Plaintiffs also argue that they had good cause for serving Schultz on October 20, 2006. A plaintiff has good cause to serve a defendant beyond the Rule 4(m) 120-day deadline if the plaintiff has "a valid reason for delay, such as the defendant's evading service." Coleman, 290 F.3d at 934. The only basis for Schultz's contention that Plaintiffs lack good cause for not serving Schultz sooner is the fact that Schultz maintains an office in Homewood, Illinois. (Mot. 2). Schultz offers no other reasons as to why Plaintiffs should have served him within the 120-day deadline. (Mot. 1-3). Schultz admits that even he is not entirely certain whether Plaintiffs had good cause for the timing of the service, stating that "[i]t does not appear that Plaintiff[s] can show any good cause for the failure to effectuate service." (Mot. 2).

Plaintiffs state that after the issuance of a summons for Schultz on May 17, 2006, the Sheriff of Cook County, Illinois attempted to serve Schultz, but was unable to effectuate service. Plaintiffs contend that on June 20, 2006, NYL removed the instant action to federal court and on June 27, 2006, NYL filed a motion to dismiss. Plaintiffs argue that they then focused on NYL's motion to dismiss rather than service upon Schultz because if the motion to dismiss was granted, "service upon . . . Schultz would have been unnecessary and moot." (Ans. 3). On August 24, 2006, Plaintiffs were given leave to file an amended complaint and NYL then filed a second motion to dismiss. On October 17, 2006, we denied NYL's second motion to dismiss and gave Plaintiffs until October 31, 2006, to serve Schultz. Plaintiffs then served Schultz on October 20, 2006. In refraining from serving Schultz until NYL's motion to dismiss was resolved, Plaintiffs counsel properly avoided the possible wasting of their clients' resources by attempting further service upon Schultz. Plaintiffs also acted with this court's approval and in accordance with this court's management of these proceedings. When this court determined that service upon Schultz should proceed, we provided Plaintiffs with a final deadline and Plaintiffs complied. We thus conclude that Plaintiffs had a valid reason for serving Schultz on October 20, 2006 and had good cause to do so. Therefore, based on the above, we deny Schultz's motion to dismiss.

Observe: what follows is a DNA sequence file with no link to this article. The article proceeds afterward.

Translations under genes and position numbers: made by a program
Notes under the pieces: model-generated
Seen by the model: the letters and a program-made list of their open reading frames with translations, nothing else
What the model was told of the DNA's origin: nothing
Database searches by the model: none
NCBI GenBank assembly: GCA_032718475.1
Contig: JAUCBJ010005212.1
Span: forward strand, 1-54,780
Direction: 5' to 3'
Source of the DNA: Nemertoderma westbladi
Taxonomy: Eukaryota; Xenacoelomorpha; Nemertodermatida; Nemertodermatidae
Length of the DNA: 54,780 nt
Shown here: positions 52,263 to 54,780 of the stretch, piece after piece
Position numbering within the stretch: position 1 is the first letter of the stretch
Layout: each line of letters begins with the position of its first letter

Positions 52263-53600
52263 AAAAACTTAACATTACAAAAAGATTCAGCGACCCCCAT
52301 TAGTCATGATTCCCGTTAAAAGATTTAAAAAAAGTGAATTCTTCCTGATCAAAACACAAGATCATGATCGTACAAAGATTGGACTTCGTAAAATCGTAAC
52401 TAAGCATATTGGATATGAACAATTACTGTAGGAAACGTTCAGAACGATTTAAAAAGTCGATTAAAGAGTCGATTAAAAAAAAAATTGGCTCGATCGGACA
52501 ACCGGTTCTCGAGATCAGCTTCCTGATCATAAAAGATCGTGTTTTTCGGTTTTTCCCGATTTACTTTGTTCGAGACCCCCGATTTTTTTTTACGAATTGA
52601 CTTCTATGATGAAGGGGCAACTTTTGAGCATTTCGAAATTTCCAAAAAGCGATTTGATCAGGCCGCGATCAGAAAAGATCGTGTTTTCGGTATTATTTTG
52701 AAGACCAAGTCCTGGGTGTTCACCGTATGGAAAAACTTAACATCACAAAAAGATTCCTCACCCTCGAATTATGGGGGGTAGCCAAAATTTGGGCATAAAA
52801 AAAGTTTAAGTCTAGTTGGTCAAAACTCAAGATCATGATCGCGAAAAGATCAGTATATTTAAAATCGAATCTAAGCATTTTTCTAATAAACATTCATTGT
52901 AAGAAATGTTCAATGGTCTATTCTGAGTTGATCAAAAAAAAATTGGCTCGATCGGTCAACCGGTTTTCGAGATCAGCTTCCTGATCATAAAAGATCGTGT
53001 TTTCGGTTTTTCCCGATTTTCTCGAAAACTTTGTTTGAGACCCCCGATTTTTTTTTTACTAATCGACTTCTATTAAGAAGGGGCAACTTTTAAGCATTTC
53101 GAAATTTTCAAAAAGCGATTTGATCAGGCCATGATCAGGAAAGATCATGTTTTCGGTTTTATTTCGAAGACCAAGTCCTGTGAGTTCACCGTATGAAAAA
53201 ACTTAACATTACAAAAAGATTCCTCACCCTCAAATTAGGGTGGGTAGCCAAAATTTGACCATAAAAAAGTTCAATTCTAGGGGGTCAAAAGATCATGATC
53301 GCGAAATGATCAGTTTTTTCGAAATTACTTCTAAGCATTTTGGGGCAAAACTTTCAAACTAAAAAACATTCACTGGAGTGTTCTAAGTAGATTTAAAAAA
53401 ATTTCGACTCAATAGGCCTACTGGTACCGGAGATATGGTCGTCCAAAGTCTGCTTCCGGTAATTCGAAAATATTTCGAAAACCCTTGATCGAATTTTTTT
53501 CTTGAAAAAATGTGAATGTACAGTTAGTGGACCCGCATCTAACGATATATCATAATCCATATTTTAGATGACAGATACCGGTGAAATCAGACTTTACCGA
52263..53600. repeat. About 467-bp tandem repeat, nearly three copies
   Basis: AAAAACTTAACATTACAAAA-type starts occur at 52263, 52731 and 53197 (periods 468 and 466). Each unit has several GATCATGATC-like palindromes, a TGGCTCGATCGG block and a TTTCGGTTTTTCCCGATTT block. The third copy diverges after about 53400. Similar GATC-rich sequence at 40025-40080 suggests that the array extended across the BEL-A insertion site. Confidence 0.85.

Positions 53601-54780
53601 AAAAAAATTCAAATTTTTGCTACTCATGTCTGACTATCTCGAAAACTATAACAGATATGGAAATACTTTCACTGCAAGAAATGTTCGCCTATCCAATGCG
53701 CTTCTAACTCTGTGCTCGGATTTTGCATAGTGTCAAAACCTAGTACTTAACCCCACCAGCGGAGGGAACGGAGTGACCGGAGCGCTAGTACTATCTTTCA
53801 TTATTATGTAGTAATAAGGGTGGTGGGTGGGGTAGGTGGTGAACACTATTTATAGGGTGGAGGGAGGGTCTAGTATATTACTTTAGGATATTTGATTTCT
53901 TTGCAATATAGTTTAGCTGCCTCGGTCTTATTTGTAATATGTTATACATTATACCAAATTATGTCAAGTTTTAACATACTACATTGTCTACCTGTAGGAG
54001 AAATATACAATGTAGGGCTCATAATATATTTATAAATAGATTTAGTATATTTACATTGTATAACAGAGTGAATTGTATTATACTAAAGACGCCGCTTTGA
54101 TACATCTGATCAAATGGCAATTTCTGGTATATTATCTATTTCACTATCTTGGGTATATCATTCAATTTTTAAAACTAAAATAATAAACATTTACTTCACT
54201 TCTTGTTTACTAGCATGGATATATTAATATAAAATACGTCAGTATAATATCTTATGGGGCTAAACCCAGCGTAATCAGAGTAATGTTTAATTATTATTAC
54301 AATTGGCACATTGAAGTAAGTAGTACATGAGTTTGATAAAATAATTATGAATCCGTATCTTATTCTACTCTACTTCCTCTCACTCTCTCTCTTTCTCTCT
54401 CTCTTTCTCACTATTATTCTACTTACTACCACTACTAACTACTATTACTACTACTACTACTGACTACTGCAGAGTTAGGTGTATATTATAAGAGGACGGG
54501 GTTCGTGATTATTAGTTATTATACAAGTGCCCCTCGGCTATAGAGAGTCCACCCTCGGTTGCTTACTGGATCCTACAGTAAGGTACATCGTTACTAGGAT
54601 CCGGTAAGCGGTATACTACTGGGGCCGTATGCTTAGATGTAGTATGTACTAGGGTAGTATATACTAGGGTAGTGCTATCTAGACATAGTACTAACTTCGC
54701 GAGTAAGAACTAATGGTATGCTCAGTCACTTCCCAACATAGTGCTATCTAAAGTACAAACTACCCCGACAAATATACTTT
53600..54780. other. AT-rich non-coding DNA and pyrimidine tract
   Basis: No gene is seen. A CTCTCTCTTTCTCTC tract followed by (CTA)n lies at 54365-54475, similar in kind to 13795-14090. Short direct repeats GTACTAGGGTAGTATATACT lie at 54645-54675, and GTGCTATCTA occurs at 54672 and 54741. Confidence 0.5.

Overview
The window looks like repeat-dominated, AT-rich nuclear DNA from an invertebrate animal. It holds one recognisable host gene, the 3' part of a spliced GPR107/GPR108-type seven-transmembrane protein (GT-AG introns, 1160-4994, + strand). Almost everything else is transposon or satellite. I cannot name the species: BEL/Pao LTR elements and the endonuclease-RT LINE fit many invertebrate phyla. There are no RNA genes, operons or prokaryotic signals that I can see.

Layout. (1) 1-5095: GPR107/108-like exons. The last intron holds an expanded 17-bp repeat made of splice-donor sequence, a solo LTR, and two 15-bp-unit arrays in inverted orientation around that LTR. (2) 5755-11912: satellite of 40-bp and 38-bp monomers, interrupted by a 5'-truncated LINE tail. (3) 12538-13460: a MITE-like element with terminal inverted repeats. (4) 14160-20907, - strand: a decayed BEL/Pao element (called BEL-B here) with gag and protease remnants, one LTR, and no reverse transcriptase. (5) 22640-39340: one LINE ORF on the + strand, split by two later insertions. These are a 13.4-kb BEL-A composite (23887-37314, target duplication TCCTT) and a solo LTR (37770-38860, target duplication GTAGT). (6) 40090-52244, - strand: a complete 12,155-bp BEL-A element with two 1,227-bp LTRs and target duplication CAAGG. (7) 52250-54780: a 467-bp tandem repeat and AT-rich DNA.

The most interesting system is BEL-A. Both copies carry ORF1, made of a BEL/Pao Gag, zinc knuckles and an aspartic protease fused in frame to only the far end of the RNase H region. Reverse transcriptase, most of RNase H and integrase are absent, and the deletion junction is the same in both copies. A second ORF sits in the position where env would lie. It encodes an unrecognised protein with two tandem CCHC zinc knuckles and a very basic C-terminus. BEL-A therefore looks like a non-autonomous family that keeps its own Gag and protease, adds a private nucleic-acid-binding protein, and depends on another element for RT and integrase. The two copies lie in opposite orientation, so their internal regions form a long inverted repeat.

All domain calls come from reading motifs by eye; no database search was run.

Based on the foregoing analysis, we deny Schultz's motion to dismiss.

Samuel Der-Yeghiayan United States District Court Judge


© 1992-2006 VersusLaw Inc.

Buy This Entire Record For $7.95

Official citation and/or docket number and footnotes (if any) for this case available with purchase.

Learn more about what you receive with purchase of this case.